New Orleans, Louisiana
June 26, 2016
June 26, 2016
August 28, 2016
Electrical and Computer
Historically, undergraduate Electrical Engineering (EE) programs have taught electronic conduction phenomena using a “Top-Down” approach. That is, traditional programs start with large devices (i.e., “Top”) and teach how interesting electronic conduction phenomena change as the size of the device decreases towards the nano-scale (i.e., “Down”). So, for example, this approach would predict that as the length of a resistor is decreased, its resistance would approach zero ohms.
For the past five years, the Department of Electrical Engineering at the University of “X” has been experimenting with teaching electronic conduction phenomena to EE students in a senior-level Advanced Electronics elective course using “Y” University’s new “Bottom-Up” Approach [1,2]. This “Bottom-Up Approach” first considers the theoretical treatment of both electronic conduction and Ohm’s Law in a nano-scale size conductor (i.e., “Bottom”) where ballistic conduction dominates. This device is known as an “elastic resistor”. Then this approach works “Up” towards large-scale conductors where electron scattering conduction dominates. The idea is that Electrical Engineering students can more simply and intuitively understand pure ballistic electronic conduction at the nano-scale, and then work backwards up to larger devices where more sophisticated electron flow phenomena (i.e., drift current, Boltzmann transport, etc) needs to be applied. Specifically, the course starts at the “Bottom” (or nano-scale) and considers the current/voltage (I/V) characteristic of an elastic nano-scale conductor with only one energy level. Using simple principles, the I/V characteristic of the conductor is easily found. Also, as the nano-conductor length dimension is shrunk to the order of 1nm, it is noted that a maximum Conductance (G) is reached having a value of 2*q2/h. This is called the Quantum of Conductance. Additionally, it is easy to teach concepts such as I2R power heating, Seebeck effect and Peltier effect in this “Bottom” regime. The main reason for the simplicity and success of this “Bottom-Up” approach is due to the clean separation between physical phenomena involving mechanics versus those involving thermodynamics within the nano-conductor. All the heating (or cooling) occurs in the contacts located at either end of the nano-conductor, and none within the conductor itself. Whereas, all the mechanics occurs within the nano-device itself, and is due to pure electron ballistic transport. Then, the treatment of electronic conduction is extended “Up” towards macro-scale devices where both the mechanics and thermodynamics phenomena are “all mixed up” within the channel causing the electron transport physics to become more complicated. But the well-known Ohm’s Law principle is recovered.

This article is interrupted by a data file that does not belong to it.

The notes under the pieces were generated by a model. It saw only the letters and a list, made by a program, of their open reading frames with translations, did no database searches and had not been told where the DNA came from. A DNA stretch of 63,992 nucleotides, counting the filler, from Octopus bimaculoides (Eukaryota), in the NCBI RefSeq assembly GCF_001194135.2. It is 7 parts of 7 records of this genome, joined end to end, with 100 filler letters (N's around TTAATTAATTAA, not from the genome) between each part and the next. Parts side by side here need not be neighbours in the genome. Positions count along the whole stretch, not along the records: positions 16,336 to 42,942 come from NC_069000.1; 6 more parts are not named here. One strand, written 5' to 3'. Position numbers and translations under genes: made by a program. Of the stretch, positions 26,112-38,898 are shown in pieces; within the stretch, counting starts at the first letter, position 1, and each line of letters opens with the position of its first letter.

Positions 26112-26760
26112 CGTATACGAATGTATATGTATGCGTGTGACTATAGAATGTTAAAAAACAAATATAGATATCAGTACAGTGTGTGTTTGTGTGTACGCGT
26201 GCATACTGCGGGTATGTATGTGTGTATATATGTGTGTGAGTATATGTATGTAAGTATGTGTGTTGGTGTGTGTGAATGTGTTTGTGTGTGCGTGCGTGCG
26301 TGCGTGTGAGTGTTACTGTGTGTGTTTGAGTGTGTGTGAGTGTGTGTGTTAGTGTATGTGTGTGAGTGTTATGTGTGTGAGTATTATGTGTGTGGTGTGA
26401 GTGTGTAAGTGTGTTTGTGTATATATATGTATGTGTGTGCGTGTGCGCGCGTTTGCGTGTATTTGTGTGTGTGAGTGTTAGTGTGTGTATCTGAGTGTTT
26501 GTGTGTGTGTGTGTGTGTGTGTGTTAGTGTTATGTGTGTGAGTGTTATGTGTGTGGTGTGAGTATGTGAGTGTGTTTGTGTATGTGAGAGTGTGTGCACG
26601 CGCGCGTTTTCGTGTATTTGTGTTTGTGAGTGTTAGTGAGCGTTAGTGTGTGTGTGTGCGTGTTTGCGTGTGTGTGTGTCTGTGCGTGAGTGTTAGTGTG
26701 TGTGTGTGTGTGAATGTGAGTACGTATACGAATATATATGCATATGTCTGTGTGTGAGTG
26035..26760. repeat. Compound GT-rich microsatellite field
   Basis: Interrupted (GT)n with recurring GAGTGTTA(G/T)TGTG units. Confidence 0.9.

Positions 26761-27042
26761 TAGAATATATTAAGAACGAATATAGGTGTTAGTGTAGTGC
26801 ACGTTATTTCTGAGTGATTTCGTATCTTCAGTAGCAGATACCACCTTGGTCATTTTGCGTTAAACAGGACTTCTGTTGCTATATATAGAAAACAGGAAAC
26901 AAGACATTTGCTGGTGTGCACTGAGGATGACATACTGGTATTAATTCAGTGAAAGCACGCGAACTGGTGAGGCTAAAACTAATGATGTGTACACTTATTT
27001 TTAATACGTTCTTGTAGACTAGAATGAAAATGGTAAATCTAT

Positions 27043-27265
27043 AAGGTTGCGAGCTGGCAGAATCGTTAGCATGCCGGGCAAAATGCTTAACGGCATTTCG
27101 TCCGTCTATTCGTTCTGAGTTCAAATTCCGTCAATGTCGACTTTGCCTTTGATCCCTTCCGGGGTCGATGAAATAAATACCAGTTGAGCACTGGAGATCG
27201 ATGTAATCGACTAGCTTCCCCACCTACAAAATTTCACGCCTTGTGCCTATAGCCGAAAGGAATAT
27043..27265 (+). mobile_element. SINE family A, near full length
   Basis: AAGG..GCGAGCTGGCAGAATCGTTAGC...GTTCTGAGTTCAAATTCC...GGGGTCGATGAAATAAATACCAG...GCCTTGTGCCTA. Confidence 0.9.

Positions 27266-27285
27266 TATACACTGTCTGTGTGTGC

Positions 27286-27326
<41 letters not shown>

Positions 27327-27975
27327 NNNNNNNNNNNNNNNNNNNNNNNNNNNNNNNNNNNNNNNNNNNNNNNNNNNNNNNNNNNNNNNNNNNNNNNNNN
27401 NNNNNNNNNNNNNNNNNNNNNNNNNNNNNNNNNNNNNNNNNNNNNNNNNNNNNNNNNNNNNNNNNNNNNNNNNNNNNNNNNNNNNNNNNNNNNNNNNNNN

The assessment of this new approach has been done through student evaluations where it was found that the students understanding and interest was greatly enhanced, making this “Bottom-Up” approach very appealing in improving EE undergraduate students’ knowledge of electronic conduction phenomena.
 http://nanohub.org/courses/FoN1, “Fundamentals of Nanoelectronics, Part 1: Basic Concepts”
 S.Datta, Lessons from Nanoelectronics: A New Perspective in Transport, World Scientific (2012). World Scientific
Osterberg, P. M., & Inan, A. S. (2016, June), Teaching Electronic Conduction Phenomena to Undergraduate Electrical Engineering Students Using Purdue University's New "Bottom-Up" Approach Paper presented at 2016 ASEE Annual Conference & Exposition, New Orleans, Louisiana. 10.18260/p.27350
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